Solidarity Divided: The Crisis in Organized Labor and a New Path toward Social Justice

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They chart changes in U.

Ultimately calling for a wide-ranging reexamination of the ideological and structural underpinnings of today's labor movement, this is essential reading for understanding how the battle for social justice can be fought and won. Bill Fletcher, Jr. The New Deal 3. The Cold War on Labor 4. Whose Welfare Matters, Anyway?



What's Left for Us? Developing Strategy in Times of Change Globalization: The Biggest Strategic Challenge Restlessness in the Ranks Change to Win: A Return to Gompers? Anger, Compromise, and the Paralysis of the Sweeney Coalition While there have been huge successes for workers through minimum wage increases and new paid family and sick leave policies in many states, the last few years have seen significant challenges to workers.

As more industries implement precarious conditions for their employees, the ability for workers to organize and use collective bargaining strategies to improve these conditions dwindles.

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With these challenges in mind, what are the leading edge strategies toward worker and economic justice? How can funders support these efforts? We will develop a shared analysis of the current state of labor unions and worker centers, and discuss strategies to ensure workers are protected as conditions transform.

Trump, Right-Wing Populism, and the Future of the Labour Movement

We will also discuss the opportunities for philanthropy to engage Labor, worker centers, and community groups despite these policy erosions through a funder strategy session. Through their keynote addresses, they will share their thoughts on upcoming issue areas that will inform our strategy session on labor and worker centers in the afternoon.

Click here to read more about them. There are a number of books examining the crisis of trade unionism in USA.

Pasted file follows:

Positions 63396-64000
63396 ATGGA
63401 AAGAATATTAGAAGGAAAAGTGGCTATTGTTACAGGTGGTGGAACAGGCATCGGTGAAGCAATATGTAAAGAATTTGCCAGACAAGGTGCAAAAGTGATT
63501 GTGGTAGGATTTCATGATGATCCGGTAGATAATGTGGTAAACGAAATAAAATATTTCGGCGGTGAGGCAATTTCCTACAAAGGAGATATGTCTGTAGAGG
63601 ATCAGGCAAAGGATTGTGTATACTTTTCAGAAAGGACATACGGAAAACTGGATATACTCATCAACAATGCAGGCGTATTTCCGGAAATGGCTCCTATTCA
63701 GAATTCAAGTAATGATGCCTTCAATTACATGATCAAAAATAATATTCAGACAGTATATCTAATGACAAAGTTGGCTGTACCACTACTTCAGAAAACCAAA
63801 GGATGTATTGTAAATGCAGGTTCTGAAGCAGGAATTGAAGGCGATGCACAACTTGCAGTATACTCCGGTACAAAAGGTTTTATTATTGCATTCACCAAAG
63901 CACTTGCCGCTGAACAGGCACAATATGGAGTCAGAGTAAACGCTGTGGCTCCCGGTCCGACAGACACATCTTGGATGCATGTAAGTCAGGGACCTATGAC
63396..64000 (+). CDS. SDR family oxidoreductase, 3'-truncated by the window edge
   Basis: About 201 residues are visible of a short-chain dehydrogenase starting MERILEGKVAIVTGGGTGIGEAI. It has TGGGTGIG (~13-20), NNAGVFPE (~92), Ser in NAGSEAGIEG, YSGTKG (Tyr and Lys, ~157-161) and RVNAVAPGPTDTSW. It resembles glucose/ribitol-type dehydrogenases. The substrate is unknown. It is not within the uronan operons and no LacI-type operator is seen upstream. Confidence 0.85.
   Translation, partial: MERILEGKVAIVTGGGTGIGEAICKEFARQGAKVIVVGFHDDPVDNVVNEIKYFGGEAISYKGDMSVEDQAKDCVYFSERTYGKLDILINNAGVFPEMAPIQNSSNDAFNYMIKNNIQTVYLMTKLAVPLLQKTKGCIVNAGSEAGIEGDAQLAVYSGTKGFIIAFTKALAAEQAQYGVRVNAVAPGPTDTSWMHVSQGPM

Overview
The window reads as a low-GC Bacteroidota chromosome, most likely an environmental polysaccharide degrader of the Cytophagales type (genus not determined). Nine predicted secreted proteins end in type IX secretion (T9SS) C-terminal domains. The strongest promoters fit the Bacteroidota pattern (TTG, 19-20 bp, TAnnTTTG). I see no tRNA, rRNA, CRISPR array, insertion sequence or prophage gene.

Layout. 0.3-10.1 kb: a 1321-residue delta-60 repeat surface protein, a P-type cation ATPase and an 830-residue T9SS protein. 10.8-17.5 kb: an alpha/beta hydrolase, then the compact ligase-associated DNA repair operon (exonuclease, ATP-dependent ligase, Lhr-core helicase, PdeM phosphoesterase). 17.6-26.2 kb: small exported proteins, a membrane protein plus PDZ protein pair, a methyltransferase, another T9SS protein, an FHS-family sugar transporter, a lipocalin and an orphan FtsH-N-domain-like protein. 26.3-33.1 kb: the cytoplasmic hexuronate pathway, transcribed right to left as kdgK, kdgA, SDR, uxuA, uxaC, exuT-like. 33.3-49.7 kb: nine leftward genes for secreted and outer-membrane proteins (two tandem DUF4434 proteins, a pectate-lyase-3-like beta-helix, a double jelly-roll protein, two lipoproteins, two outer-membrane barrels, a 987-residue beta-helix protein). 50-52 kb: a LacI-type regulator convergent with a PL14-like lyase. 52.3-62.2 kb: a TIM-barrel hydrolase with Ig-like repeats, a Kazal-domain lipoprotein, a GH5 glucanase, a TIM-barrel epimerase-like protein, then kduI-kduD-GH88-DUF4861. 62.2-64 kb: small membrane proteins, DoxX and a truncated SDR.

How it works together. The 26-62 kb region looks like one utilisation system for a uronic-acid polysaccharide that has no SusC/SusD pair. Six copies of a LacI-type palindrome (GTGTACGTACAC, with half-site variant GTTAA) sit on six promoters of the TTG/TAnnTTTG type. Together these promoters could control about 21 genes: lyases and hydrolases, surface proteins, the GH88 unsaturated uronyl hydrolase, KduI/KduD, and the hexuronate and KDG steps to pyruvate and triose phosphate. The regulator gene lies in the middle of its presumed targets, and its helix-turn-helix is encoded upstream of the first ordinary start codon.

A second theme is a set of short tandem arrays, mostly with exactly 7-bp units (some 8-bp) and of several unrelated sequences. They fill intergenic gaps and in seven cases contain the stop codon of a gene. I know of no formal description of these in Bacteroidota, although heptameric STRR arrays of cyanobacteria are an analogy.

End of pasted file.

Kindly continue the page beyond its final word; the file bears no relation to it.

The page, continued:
Visualizing Justice for Labor

To do so requires a radical break with existing approaches, tackling the issues of globalisation, the constituency for modern trade unionism, and of the union role in processes of social change. Most important here is the racist form that competition between workers has taken, creating a divide between white and non-white workforces black, asian, latino that ruling elites have fostered to maintain social control. Efforts to organise the masses of unorganised workers, to adopt a class-based perspective on union action, and to engage in political activities beyond electioneering, have all been resisted or diluted into safer forms.

The result is a legacy of intraclass division and disunity. The current crisis of US labour is one the authors see as detonated by the end of the post war boom, and the different responses of class forces to this.

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From above, USA capital and the political Right have elaborated a new model of neo-liberal globalisation, designed to restore profitability and social power at the expense of workers and progressive social movements. Organised labour soon found itself under attack, economic recession and industrial collapse combining with a sustained political assault on its abilities to organise, strike and negotiated pay and benefit increases. Dramatic restructuring of industry and economy further limited its ability to fight back against processes of outsourcing, deregulation and casualisation of labour.

The Left in the labour movement, trapped at the margins, was unable to make any major advances, and saw its remaining organisational bases shrink, leaving activists either as solo operators in mainstream unions or moving outside to try new, experimental forms of labour organising.

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  • These barriers were compounded by the significant economic constraints now faced by labour movements in the US and beyond. They list a number of factors here: production relocation to non-union sites at home and abroad ; expanded production networks, subcontracting and shifting divisions of labour transforming the organisational terrain for union activity and recomposing its working class constituencies; class stratification along racial and ethnic lines; and structural unemployment in areas of traditional union strength.

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    The authors here note that promising attempts to encourage new forms of multi-union and geographically-based organising, in particular through reviving the Central Labor Councils federal bodies operating at state, county and city levels lacked sufficient support. The case of Los Angeles is instructive. Its response to globalisation was restricted to a critique of TNC dominance and free trade, failing to connect the military strategies of US foreign policy to this overall neo-liberal project, in keeping with the historical complicity of business unionism in US imperial adventures.

    These options are seen by the authors as oversimplifying the relationships between size and union power, neglecting the impact of economic changes on industrial boundaries implying new organising approaches and marginalising prospects for greater inclusiveness amongst female and coloured labour.